Note that Brouwer and intuitionism are not explicitly mentioned in this quote, but for van Atten it is clear that Brouwer is something of a missing link in the whole story. And, I may add, he is a reliable source in this context, for he is familiar not only with the work of Gödel itself but also with phenomenology (Husserl in particular) and intuitionism (witness his Ph.D. thesis, published as van Atten ).
The book follows, more or less, this ambitious research program of Gödel. It is divided into four parts. The first three parts are what one might expect, part I on Gödel and Leibniz (three papers), part II on Gödel and Husserl (four papers), part III on Gödel and Brouwer (three papers) and part IV, entitled 'A Partial Assessment', consisting of a single paper 'Construction and Constitution in Mathematics'. As one might expect if familiar at all with the work of the later Gödel, the famous Dialectica paper (see Gödel ) has a central part to play. It is here that the historical craftsmanship of van Atten becomes clear. He has spent quite some time in the Gödel archive, the Kurt Gödel Papers at Princeton University, and discusses several notes concerning and drafts of the Dialectica paper in full detail so that the reader can almost follow the genesis and various transformations of the text. Gödel was known for taking all the time he needed to write, often years, so there are many other versions of a finally published paper. But it is not 'merely' history and faithful and detailed reconstruction that interests van Atten; he also wants to make a philosophical evaluation. This applies first and foremost, though not exclusively, to the final chapter where he presents a partial assessment. That evaluation is not positive, for van Atten clearly argues that Gödel's two-fold project cannot succeed. On both counts! He has serious doubts about the Leibniz part of the project and therefore about the Husserlian approach to develop Leibniz's monadology into an axiomatic metaphysics, and he questions whether such an approach could lead to a justification of Platonism. Rather he argues for the position that Brouwer's notion of the construction of mathematical objects coincides with the constitution of those objects by the transcendental subject in Husserl's sense. In short, it seems that not Platonism but constructivism is better supported by a phenomenological analysis. A conclusion worth thinking about!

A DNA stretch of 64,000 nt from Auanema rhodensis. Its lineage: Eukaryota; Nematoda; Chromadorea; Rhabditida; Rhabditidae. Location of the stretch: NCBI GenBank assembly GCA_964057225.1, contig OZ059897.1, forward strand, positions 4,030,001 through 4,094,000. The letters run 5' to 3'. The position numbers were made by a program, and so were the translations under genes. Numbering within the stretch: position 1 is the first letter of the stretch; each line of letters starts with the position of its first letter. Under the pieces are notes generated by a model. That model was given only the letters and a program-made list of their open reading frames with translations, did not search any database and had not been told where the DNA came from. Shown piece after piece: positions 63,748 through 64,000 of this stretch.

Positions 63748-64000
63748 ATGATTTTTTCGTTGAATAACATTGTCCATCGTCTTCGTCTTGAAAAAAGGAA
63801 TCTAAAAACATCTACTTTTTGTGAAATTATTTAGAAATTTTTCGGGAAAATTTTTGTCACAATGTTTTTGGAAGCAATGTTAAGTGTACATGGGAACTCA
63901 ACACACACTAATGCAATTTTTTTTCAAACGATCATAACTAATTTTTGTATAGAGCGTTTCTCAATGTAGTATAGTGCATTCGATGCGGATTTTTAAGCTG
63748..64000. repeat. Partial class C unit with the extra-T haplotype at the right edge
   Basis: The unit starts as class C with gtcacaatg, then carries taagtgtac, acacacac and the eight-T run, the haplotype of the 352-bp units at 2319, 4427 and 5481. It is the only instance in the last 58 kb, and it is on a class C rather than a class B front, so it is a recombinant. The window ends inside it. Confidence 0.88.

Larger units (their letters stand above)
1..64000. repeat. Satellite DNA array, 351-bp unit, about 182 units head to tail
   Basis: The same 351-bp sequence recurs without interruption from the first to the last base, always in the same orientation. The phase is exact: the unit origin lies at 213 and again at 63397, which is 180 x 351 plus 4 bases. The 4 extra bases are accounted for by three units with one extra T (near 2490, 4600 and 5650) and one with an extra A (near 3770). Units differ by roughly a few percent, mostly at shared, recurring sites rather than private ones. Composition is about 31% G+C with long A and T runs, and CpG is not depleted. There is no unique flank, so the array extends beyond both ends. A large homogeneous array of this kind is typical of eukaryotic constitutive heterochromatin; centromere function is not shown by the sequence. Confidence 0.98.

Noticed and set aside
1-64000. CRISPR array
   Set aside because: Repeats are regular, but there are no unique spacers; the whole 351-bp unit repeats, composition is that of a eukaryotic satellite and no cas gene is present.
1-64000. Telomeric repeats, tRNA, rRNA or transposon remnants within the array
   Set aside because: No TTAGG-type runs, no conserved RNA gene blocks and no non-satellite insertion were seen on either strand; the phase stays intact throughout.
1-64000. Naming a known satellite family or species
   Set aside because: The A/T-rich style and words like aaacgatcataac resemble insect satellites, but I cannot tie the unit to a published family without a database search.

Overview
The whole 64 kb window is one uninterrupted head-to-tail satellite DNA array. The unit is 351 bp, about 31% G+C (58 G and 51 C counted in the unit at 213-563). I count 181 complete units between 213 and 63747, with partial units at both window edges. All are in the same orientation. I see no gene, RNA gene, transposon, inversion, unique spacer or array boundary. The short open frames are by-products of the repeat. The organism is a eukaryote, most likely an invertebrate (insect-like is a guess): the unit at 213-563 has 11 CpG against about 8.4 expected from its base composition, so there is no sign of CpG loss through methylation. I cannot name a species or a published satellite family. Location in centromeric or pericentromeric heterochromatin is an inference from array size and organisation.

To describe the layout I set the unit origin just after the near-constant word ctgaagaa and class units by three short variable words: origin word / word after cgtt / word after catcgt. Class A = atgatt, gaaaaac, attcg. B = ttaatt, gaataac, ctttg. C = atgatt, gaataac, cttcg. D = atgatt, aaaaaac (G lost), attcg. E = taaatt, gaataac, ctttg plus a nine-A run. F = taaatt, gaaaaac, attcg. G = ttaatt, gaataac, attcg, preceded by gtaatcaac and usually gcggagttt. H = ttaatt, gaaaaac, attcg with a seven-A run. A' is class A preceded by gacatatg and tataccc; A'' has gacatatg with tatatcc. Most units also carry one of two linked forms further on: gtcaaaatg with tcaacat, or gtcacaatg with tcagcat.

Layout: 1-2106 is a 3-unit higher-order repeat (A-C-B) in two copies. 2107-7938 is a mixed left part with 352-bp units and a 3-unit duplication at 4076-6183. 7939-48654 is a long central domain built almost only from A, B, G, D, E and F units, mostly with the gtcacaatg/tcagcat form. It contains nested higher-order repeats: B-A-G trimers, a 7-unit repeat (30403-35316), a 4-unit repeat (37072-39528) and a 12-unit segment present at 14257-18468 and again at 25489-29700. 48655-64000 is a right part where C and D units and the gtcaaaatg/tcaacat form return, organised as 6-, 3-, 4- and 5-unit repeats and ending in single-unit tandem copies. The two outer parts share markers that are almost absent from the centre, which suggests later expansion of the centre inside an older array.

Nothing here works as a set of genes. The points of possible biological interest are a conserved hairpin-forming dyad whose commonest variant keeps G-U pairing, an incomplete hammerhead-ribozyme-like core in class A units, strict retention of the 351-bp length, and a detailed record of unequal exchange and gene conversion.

As I said above, the book follows more or less the development of Gödel's thoughts and writings between 1959 and 1978. It is after all a collection of essays that had been published previously in various places over a period of almost fifteen years. It suffers from the major drawbacks of such a collection: a certain lack of coherence and a danger of repetition (and, to be clear about this, both are acknowledged and regretted by van Atten in the introduction). It is, e.g., a bit odd to see a reference to a paper of his listed as forthcoming (p. 190) and then find that that paper is in the book itself. Repetition, too, is very hard to avoid. In chapter 4 ('Gödel's Dialectica Interpretation and Leibniz') and chapter 11 ('Gödel and Intuitionism'), a detailed analysis is presented of manuscripts that would lead up to the Dialectica paper, so a certain overlap is unavoidable. A single integrated treatment of these materials would have been a greater gift to the reader. Given these constraints, it is fair to say that van Atten has really made an effort to create an overall coherent framework and to find a balance between a faithful and annotated reproduction of the original papers (as academic standards require) and an internal continuity and coherence among them.
There are some elements in the book that compensate for the drawbacks, including a full bibliography as well as author and subject indexes, which are extremely useful. Rather intriguingly, van Atten himself selects four papers as the core of the book -- which suggests that the other seven papers are of less importance -- so that the reader who, for whatever reasons, does not want to go through the whole book can limit him-or-herself to: